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Keeping Things Cybersecure (Part 1)

Wi-Fi and computers are commonplace, but so are security risks

CHICAGO — As long as laundry businesses use computers in their day-to-day operations, or offer the use of Wi-Fi to customers laundering their clothes, they will be vulnerable to cyber threats.

The first step in improving your cybersecurity, according to the U.S. Small Business Administration (SBA), is understanding your risk of an attack, and where you can make the biggest improvements. The Federal Communications Commission and the Department of Homeland Security offer various tools and resources a laundry owner could use to assess the risk and help create a plan of action for their business.

Following are some tips from the FCC:

Train Employees in Security Principles — Set up basic security practices and policies for employees, such as requiring strong passwords, and appropriate internet use guidelines that detail penalties for violating company cybersecurity policies. Establish rules of behavior describing how to handle and protect customer information and other vital data.

Protect Information, Computers, and Networks from Cyber Attacks — Having the latest security software, web browser, and operating system are the best defenses against viruses (harmful programs intended to spread from computer to computer and give cybercriminals access to your system), malware (software intentionally designed to cause damage to computers or networks), and other online threats, so keep machines clean. Set antivirus software to run a scan after each update. Install other key software updates as soon as they are available.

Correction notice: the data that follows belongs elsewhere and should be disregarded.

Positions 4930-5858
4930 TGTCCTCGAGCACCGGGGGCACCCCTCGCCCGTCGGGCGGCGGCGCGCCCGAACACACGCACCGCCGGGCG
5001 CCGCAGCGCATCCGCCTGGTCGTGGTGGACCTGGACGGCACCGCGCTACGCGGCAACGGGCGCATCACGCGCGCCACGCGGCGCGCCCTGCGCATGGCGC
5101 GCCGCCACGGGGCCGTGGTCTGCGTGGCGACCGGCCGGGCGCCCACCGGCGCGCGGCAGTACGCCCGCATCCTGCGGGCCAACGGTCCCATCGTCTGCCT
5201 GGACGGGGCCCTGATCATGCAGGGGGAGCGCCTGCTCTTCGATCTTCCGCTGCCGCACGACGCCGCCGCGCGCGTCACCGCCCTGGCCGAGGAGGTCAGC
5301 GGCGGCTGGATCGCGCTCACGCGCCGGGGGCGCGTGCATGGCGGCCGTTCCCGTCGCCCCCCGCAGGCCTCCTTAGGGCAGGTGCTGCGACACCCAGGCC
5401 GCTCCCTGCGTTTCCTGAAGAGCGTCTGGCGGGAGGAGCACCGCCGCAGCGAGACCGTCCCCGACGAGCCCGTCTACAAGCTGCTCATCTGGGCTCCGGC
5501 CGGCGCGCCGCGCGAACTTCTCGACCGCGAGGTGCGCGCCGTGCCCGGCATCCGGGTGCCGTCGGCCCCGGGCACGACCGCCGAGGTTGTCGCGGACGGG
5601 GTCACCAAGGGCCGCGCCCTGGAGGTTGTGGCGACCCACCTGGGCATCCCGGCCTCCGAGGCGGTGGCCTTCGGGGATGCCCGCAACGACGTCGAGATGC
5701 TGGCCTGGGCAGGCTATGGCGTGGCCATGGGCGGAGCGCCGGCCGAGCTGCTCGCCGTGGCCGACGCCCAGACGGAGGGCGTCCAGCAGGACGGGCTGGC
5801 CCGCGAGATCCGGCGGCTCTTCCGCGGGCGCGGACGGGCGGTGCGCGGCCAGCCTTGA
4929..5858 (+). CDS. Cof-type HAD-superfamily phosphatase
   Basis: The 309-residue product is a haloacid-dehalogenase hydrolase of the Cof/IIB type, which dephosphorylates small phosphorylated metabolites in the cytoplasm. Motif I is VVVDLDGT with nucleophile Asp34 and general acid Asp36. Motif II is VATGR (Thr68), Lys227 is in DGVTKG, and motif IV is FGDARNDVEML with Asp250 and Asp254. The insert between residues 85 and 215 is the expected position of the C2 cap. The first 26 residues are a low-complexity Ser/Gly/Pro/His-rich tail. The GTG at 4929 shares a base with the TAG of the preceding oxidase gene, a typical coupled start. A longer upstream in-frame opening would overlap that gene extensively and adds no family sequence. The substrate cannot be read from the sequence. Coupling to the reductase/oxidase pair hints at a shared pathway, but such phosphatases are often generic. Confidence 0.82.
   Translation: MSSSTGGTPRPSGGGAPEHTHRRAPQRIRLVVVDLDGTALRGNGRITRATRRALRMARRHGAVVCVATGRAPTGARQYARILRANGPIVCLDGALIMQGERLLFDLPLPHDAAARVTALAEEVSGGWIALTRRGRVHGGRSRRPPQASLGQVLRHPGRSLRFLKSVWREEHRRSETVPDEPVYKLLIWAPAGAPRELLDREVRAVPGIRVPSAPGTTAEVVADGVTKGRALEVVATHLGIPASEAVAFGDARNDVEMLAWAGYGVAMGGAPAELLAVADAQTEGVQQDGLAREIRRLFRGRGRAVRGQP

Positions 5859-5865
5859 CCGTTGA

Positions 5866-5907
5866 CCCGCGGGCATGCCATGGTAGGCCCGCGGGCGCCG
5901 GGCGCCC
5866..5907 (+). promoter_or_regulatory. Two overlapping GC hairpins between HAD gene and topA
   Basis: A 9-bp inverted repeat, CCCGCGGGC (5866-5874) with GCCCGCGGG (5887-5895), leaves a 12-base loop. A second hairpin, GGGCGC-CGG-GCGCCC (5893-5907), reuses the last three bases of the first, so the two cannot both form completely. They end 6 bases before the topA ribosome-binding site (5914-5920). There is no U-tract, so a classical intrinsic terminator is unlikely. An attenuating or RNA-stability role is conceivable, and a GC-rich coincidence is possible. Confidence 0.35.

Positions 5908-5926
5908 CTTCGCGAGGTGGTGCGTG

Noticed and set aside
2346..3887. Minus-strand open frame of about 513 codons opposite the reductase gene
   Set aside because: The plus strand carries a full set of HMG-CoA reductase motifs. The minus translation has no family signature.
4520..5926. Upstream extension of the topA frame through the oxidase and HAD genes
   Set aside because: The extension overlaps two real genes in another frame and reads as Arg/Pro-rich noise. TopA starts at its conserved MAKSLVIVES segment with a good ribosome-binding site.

Provide Firewall Security for Your Internet Connection — A firewall is a set of related programs that prevent outsiders from accessing data on a private network. Make sure the operating system’s firewall is enabled or install free firewall software available online.

Create a Mobile Device Action Plan — Mobile devices can create significant security and management challenges, especially if they hold confidential information or can access the corporate network. Require users to password-protect their devices, encrypt their data, and install security apps to prevent criminals from stealing information while the phone is on public networks. Be sure to set reporting procedures for lost or stolen equipment.

Make Backup Copies of Important Business Data and Information — Regularly back up the data on all computers. Critical data would include word processing documents, electronic spreadsheets, databases, financial files, human resources files, and accounts receivable/payable files. Back up automatically if possible, or at least weekly, and store the copies either offsite or in the cloud.

Control Physical Access to Your Computers and Create User Accounts for Each Employee — Prevent access or use of business computers by unauthorized individuals. Make sure a separate user account is created for each employee and require strong passwords. Administrative privileges should only be given to trusted key personnel and IT staff.

According to the SBA, a strong password is made up of 10 characters or more and includes at least one uppercase letter, at least one lowercase letter, at least one number, and at least one special character (such as an exclamation point).

Check back Tuesday for more cybersecurity tips!